We’ve all heard it from clients before. “I don’t like formally posed pictures of myself. I always look so stiff. Can we get pictures without being formally set up?”
Fortunately for our clients – and for us – the world of formal portrait and people photography is now coming to a new era: Portrait Photojournalism.
Stiff, unrealistic, unnatural portraiture is no longer a Photographer’s only option.
A technique used by internationally acclaimed wedding photographers of Poser Image, Jim Garnier and Jerry Ghionis, Portrait Photojournalism combines the techniques of formal portraiture and photojournalism.
The Photographer will “set up the shot” by formally posing the subject[s], to include location, poses, etc. Then, in a seeming irrational move, the Photographer will either coach the subject through expressions by pulling out emotions through dialogue, or leave them to interact with one another.
Sound too simple? Don’t take my word for it. Organize your shoot with the following steps and you’ll find a technique that will revolutionize the way you take portraits – and your results.
1. Location. Location. Location.
Just as you would in a formal shoot, find a few locations that will facilitate the look and feel you want to achieve. This location should match the subjects personality, and be creatively stimulating [Read more about finding locations here].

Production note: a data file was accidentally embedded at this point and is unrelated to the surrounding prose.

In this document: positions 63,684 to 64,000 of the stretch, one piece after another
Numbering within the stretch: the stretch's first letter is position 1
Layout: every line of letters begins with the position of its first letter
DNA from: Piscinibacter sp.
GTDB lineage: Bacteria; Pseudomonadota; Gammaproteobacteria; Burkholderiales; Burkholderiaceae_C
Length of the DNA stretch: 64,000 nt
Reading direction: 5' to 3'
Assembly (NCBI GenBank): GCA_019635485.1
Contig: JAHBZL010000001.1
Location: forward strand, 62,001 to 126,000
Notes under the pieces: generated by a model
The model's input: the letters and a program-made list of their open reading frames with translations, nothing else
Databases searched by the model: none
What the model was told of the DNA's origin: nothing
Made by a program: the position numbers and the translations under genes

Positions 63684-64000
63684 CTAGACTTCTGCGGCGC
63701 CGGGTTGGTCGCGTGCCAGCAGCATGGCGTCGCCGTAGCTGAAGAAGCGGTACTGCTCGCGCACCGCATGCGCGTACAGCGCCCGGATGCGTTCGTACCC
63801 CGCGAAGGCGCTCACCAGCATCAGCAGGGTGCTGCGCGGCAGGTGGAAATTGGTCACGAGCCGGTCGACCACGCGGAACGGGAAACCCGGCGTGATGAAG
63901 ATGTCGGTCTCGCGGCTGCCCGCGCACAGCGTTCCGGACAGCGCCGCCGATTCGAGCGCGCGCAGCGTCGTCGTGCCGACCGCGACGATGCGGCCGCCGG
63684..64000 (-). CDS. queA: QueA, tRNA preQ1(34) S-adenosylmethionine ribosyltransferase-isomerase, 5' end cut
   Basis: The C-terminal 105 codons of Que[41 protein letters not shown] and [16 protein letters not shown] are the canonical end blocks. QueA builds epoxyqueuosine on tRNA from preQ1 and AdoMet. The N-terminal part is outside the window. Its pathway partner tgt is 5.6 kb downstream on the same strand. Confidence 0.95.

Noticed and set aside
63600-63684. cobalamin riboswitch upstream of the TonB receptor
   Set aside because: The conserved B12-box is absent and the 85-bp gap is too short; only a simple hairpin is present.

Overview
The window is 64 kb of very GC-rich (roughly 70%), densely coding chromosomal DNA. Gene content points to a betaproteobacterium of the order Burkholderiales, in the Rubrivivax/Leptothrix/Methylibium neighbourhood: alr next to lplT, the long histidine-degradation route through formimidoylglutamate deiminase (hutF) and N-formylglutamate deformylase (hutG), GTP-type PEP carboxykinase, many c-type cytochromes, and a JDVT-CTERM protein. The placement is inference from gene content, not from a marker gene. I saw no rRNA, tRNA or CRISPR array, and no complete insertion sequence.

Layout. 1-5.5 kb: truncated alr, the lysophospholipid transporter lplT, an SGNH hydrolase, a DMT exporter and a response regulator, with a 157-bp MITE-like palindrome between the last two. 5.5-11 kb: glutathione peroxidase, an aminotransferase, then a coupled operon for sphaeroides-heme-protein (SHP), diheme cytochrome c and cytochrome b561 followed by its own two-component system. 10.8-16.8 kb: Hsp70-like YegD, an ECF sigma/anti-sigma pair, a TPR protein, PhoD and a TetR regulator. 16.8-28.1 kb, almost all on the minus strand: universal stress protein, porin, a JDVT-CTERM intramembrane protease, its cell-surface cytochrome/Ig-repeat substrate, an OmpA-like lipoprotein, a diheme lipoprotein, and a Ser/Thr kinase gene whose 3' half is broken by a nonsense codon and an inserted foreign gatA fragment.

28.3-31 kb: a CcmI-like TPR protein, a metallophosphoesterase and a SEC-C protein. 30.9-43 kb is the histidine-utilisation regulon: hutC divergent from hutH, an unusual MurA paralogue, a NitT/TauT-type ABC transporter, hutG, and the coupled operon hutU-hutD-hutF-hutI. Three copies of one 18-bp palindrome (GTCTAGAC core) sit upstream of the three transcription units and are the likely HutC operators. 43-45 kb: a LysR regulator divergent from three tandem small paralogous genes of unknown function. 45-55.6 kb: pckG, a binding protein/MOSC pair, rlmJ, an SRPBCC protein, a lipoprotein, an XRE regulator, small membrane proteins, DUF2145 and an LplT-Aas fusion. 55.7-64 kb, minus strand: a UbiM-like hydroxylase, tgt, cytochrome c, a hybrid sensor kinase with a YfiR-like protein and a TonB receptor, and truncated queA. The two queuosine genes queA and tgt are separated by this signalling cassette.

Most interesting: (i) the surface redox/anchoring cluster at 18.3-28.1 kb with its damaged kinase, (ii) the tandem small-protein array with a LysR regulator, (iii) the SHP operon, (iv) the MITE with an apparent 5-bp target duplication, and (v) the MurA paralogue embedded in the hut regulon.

2. Consider your Lighting
Watch your location for the kind and quality of available light. Is it harsh and contrasty, lending to a dramatic feel? Is it soft and subdued, more conducive to a nostalgic mood? If the available light isn’t sufficient to create the portrait you want, be sure to add light with a reflector, or an off/on camera flash [Read more about using flash in on-location photography here].
3. Set up your Scene
Place your subject within the context of your entire setting. Remember, you aren’t taking only mid and detail shots of your subject; with the photojournalism aspect, you are shooting to tell a story. The story of your subject will include their place and involvement in the scene, and the mood you are creating.
4. Pose your Subject
You don’t have to pose your subject in a complicated manner. At the least, pay attention to the placement of your subjects feet, knees, and shoulders. So long as you pose to achieve variance and levels of these joints, you will be set [More on posing here].
5. “Break” the Shot
Think everything is perfect? Now is the time to make it all natural. Tell your subject to “relax”. Allow them to settle into the pose by drawing them into conversation, or allow them to interact with one another. Achieve authentic expressions, natural posing, and artistic portraits by letting go the expectation of “perfection”. After all, nothing in life is perfect. The key to perfect portrait photojournalism is controlling which elements are broken.
6. Take the Shot
Watch for that “After moment” and “Spontaneous moment”. Oftentimes the most beautiful moments happen just after you take the camera away from your eye. Allow your subject to believe you are done with that set up, and take the shot that they are most natural and relaxed – pulling a hat down, tucking hair back, the cute shoulder shrug. You truly never know what you will be able to achieve.